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May the source be with you, but remember the KISS principle ;-)
Bigger doesn't imply better. Bigger often is a sign of obesity, of lost control, of overcomplexity, of cancerous cells
I have been doing custom business programming for small and medium projects since the late 1980's. When Object Oriented Programming started popping it's head into the mainstream, I began looking into it to see how it could improve the type of applications that I work on.
Note that this excludes large business frameworks such as SAP, PeopleSoft, etc. I have never built a SAP-clone and probably never will, as with many others in my niche.
I have come to the conclusion that although OO may help in building the fundamental components of business applications, and even the language itself, any minor organizational improvement OO adds to the applications themselves are not justified by the complexity, confusion, and training effort it will likely add to a business-oriented language. In other-words, OO is not a general-purpose software organizational paradigm, and "selling" it as such harms progress in the alternatives.
I have used languages where the GUI, collections handling, and other basic frameworks are built into the language in such a way that OO's benefits would rarely help the language deal with them. It is also my opinion that the language of base framework implementations probably should not be the same as the application's language for the most part. For example, most Visual Basic components are written in C++. Meyer seems to have more of a one-size-fits-all view of languages and paradigms than I do.
For a preview of my opinions and analysis of this situation, may I suggest the following links:
Introduction to OO criticism
The Driver Pattern
Subtype Proliferation Myth
Black Box Wire Bloat
Although the stated niche is not representative of all programming tasks, it is still a rather large one and should not be ignored when choosing paradigms.
Here is a quick summary of my criticisms of OOSC2:
- Meyer tends to build up false or crippled representations of OO's competitors, which distorts OO's alleged comparative advantages.
- A good many of the patterns that OO improves are not something needed directly by the stated niche, except in rare cases.
- We have very conflicting views and philosophies on data sharing.
Note that although my writing style has at times been called sarcastic and harsh, please do not confuse the delivery tone with the message.
Also note that I am not against abstraction and generic-ness. I am only saying that OO's brand of these is insufficient for my niche.
May 2000 | developerWorks
This article compares five prominent scripting tools (Perl, PHP, Python, Tcl, and Java servlets) by applying each to the same six common server-side tasks. You can look at the syntax side-by-side and evaluate how each language handles specific jobs. If you are new to server-side scripting, or if you have used only a few of these languages, you can see what they look like. Even if you already have a favorite, you can see how the other languages stack up in terms of usability, functionality, and code readability.
Assuming your Web site currently serves up dynamic content, how did you pick your scripting language from the numerous open source server-side scripting methodologies available? Did you inherit it or receive it from on high? Or did you methodically look at the pros and cons of each option, weigh them against your site's needs, deadlines, and your own skill set, and choose the one that fit best? If not, read on. You may find a scripting solution that is easier, more powerful, simpler to maintain, or just more fun.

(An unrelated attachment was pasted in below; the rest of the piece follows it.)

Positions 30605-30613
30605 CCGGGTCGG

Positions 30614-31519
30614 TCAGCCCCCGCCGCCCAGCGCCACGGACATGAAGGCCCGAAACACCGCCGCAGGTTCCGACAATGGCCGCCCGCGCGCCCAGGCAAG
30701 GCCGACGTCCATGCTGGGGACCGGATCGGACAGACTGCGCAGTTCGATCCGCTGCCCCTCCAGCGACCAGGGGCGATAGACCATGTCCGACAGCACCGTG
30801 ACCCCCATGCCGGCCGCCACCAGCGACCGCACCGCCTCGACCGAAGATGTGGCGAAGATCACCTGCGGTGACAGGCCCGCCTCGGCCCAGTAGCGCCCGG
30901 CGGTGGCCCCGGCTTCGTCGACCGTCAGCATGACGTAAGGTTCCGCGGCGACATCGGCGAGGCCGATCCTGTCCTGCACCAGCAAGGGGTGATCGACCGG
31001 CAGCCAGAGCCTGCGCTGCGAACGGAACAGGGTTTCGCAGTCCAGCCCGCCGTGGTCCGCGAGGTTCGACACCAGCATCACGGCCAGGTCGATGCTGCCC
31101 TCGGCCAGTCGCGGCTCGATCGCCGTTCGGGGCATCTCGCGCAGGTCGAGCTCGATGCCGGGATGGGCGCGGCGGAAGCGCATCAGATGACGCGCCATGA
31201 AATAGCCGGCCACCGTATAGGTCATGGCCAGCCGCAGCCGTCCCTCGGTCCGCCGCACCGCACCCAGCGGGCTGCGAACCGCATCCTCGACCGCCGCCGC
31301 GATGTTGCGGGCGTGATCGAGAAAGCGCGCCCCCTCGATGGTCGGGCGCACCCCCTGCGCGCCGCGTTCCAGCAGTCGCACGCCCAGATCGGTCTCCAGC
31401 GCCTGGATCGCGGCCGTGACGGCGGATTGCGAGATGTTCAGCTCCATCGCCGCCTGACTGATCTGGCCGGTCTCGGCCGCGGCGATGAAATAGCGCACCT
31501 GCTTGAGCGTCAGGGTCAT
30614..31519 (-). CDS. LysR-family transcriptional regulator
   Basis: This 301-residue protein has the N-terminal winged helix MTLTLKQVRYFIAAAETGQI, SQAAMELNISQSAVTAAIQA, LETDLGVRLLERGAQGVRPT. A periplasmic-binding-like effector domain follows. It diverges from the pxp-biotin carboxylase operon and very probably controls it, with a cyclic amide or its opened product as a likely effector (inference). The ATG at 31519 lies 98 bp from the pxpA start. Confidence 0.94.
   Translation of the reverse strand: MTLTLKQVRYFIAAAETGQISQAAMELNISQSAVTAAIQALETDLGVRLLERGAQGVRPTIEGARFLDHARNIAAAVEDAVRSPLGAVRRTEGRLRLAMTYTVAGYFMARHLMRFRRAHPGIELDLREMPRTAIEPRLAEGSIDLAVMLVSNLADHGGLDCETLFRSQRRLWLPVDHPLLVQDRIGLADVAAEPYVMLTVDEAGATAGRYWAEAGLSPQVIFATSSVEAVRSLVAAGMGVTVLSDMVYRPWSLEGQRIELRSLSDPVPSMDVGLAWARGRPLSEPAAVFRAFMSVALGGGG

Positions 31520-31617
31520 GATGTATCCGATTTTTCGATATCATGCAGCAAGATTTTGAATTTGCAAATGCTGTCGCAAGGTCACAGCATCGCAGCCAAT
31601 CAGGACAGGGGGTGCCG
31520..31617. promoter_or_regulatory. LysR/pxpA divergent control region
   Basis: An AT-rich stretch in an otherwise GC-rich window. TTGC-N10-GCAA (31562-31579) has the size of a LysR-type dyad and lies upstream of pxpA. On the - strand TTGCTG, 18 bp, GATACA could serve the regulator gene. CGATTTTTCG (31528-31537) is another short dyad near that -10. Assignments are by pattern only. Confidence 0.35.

Accepted for publication in: Proceedings of 7th Usenix Tcl/Tk Conference (Tcl2k), Austin, Texas, Feb 14-18, 2000
This paper describes the object-oriented scripting language XOTCL (Extended OTCL), which is a value added replacement of OTCL. OTCL implements dynamic and introspective language support for object-orientation on top of TCL. XOTCL includes the functionality of OTCL but focuses on the construction, management, and adaptation of complex systems. In order to combine the benefits of scripting languages with advanced object-oriented techniques, we extended OTCL in various ways: We developed the filter as a powerful adapation technique and an intuitive means for the instantiation of large program structures. In order to enable objects to access several addition-classes we improved the flexibility of mixin methods by enhancing the object model with per-object mixins. We integrated the object system with the TCL namespace concept to provide nested classes and dynamic object aggregations. Moreover, we introduced assertions and meta-data to improve reliability and self-documentation.
This is a document that covers some issues regarding shell script programming. Note that this page is still under construction. The intension is that is should be possible to use it as a WWW text for "advanced" shell programming, but right now I am just collecting stuff.
Note! I use Bourne shell or derivatives thereof, like BASH. Therefore the scripts contained herein is written for Bourne shell (usually found under
/bin/sh), unless said otherwise.
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The Last but not Least Technology is dominated by two types of people: those who understand what they do not manage and those who manage what they do not understand ~Archibald Putt. Ph.D
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